The second method worth mentioning is the diffuser. This method involves spraying the pina with enzymes and acids that break down the sugars for fermentation without using heat. Most experts regard this as the least authentic and lowest quality method for producing tequila. However, many brands use this method because it is extremely cost-effective. Most brands using this method are cheap, and they try not to make their use of diffusers public knowledge.
A third method recently introduced to tequila production is industrial crushing methods, namely the roller mill or screw mill. These are two methods used in substitution for the traditional tahona to crush cooked pina. The roller mill is an industrial machine which shreds the pina using rolling blades, while the screw mill is an alternative crushing method that yields results that are not drastically different than the tahona. Both of these methods can be used together with a tahona to process pina. The roller mill, when combined with the diffuser method, is the most cost-effective way to process pina, but results in the least authentic flavors.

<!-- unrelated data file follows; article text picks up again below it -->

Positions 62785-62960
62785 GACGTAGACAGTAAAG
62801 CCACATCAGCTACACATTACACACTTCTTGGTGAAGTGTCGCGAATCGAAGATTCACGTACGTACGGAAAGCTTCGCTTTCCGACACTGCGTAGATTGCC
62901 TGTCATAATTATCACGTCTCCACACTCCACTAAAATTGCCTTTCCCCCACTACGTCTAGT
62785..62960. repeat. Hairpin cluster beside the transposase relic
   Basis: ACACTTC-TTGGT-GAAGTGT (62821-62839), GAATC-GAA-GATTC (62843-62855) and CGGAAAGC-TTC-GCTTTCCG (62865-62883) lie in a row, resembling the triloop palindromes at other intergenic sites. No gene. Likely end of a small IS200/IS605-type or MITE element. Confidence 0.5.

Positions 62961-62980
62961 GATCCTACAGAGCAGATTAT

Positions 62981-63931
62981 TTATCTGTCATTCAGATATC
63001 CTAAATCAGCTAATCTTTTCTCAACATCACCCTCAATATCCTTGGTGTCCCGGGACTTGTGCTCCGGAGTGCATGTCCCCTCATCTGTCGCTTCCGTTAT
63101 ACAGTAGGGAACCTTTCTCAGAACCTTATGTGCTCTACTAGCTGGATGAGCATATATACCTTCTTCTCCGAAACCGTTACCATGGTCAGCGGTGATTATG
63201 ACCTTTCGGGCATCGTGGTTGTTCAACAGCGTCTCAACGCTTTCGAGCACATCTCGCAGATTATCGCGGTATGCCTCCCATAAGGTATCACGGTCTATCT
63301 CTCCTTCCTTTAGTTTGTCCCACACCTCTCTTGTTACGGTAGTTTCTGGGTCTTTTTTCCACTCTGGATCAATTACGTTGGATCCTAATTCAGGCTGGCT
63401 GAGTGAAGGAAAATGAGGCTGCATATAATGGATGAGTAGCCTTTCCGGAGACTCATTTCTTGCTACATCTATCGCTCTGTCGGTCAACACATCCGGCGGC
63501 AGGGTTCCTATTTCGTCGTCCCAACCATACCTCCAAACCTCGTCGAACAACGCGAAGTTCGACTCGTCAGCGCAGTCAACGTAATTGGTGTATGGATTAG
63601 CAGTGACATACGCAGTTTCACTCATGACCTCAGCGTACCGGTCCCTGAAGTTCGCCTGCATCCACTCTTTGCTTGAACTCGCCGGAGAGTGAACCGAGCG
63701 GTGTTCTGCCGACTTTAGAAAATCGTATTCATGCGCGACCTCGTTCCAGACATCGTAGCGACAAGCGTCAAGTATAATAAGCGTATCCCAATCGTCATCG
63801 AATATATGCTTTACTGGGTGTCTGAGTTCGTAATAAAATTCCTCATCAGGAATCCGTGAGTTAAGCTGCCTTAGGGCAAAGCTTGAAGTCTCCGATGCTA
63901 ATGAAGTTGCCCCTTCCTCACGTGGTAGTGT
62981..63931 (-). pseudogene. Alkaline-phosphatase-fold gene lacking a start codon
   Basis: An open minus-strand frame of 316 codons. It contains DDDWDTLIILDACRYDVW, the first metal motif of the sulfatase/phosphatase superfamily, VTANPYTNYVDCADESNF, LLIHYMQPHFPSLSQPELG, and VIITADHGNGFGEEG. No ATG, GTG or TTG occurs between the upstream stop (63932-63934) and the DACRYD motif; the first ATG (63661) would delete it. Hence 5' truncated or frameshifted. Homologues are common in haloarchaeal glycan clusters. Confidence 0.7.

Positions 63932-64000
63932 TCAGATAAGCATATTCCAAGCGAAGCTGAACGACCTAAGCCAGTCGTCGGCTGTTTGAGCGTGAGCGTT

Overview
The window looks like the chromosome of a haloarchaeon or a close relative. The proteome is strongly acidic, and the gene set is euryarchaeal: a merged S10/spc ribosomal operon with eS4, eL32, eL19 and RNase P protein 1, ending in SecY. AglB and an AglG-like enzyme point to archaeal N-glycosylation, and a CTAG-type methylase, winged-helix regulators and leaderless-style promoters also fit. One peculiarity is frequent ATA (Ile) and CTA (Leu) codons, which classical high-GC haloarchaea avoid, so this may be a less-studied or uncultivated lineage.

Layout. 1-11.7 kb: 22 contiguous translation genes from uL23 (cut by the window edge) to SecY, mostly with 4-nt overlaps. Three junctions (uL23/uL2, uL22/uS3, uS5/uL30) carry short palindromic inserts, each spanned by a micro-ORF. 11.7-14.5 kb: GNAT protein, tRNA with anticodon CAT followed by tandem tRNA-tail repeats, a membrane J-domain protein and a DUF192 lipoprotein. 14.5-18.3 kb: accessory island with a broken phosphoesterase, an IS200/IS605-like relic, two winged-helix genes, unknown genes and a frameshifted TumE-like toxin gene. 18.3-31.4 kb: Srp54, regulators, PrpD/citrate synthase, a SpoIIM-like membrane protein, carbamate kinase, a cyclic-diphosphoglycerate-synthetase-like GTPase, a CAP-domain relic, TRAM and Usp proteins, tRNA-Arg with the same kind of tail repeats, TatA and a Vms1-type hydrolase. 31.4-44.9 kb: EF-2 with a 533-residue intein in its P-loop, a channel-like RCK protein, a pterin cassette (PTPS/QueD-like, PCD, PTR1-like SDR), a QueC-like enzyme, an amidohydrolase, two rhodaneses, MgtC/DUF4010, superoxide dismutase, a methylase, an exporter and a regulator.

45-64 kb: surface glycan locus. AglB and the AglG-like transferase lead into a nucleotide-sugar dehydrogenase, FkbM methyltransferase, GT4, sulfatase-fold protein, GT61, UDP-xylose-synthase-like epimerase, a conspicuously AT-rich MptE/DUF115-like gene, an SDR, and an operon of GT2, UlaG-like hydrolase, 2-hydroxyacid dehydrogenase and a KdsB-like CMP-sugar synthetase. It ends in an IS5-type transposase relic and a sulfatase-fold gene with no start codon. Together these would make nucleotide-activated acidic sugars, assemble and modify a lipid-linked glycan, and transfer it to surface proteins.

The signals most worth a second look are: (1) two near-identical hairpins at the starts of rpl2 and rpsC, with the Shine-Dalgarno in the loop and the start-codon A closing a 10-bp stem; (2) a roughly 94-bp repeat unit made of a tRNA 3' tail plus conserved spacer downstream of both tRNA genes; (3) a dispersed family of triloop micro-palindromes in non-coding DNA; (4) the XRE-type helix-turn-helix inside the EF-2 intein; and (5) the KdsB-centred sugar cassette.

Ten Most Popular Cocktails with Tequilas
- Margarita: Blanco Tequila, Lime, Orange liqueur, optional Agave syrup. The king of tequila cocktails, found in many variations, including skinny, tommys, and spicy.
- Paloma: Blanco Tequila, grapefruit soda, optional lime. A refreshing grapefruit tequila highball.
- Batanga: Blanco Tequila, Coca-Cola, lime, salt. Traditional Mexican answer to the rum and coke.
- Mexican Firing Squad: Blanco Tequila, Lime, Grenadine, Angostura bitters. An old classic from the 1930’s, and a refreshing twist on the tequila sour.
- Ranch Water: Blanco Tequila, lime, carbonated water. Austin, Texas’s modern obsession. Refreshing and crisp.
- Cantarito: Blanco Tequila, lemon, lime, orange juice, grapefruit soda, salt. A working class tequila cocktail often enjoyed by the folks who produce tequila themselves.
- Oaxacan Old Fashioned: Reposado or Anejo Tequila, Mezcal, Agave Syrup, Angostura or Chocolate Bitters. The ultimate stirred tequila cocktail, created by Phil Ward in 2007.
- Bloody Maria: Tequila, Bloody mary mix, lime. A twist on the bloody mary that comes close to the classic tequila and sangrita pairing.
- The Amoxicillin (Penicillin No. 2 or Oaxacacillin): Reposado Tequila, lime, agave syrup, ginger, mezcal. A tequila variation of the classic Scotch cocktail.
- Tequila Sunrise: Tequila, Grenadine, and Orange juice. A leftover from the dark ages of cocktails. Try adding a bit of lime to boost the acidity and make it not suck.